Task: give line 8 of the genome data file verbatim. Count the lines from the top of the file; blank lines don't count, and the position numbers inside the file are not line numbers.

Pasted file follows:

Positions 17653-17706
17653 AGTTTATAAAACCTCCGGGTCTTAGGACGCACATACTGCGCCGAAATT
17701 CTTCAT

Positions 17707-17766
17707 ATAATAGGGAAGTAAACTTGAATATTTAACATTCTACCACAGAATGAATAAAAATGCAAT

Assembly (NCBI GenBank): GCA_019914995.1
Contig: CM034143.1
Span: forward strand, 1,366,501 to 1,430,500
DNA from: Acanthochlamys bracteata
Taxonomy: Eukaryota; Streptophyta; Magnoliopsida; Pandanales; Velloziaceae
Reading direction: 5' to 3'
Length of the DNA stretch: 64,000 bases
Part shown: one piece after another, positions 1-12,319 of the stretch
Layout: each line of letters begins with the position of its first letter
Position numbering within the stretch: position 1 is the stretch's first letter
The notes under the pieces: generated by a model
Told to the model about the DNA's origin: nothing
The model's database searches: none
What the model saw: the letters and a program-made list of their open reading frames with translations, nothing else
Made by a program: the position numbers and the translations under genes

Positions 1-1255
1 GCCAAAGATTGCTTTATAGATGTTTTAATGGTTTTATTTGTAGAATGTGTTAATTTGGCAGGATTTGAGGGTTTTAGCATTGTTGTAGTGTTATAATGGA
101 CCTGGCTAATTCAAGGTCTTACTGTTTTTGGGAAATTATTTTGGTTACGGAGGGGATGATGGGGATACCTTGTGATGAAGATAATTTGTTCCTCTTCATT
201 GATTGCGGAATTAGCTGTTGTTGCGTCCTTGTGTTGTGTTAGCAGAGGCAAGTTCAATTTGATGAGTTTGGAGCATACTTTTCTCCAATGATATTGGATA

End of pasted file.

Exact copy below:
Span: forward strand, 1,366,501 to 1,430,500